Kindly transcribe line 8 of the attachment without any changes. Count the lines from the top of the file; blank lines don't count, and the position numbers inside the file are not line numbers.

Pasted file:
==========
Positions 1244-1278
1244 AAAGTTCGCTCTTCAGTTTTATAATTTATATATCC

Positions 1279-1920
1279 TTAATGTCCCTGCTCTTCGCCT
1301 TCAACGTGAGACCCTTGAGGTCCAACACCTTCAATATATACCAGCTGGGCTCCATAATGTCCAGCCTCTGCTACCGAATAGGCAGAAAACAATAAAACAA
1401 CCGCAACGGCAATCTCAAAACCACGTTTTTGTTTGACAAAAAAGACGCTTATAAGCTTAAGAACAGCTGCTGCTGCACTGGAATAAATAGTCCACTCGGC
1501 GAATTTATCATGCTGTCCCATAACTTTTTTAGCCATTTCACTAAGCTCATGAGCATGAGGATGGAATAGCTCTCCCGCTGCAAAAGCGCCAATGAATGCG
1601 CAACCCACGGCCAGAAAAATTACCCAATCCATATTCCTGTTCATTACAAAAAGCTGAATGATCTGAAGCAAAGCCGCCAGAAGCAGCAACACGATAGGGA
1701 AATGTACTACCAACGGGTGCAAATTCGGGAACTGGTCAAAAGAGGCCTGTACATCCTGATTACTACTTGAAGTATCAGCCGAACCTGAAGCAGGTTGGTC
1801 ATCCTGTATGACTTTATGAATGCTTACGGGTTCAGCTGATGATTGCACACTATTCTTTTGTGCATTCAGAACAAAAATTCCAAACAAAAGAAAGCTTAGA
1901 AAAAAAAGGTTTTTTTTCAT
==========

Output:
1601 CAACCCACGGCCAGAAAAATTACCCAATCCATATTCCTGTTCATTACAAAAAGCTGAATGATCTGAAGCAAAGCCGCCAGAAGCAGCAACACGATAGGGA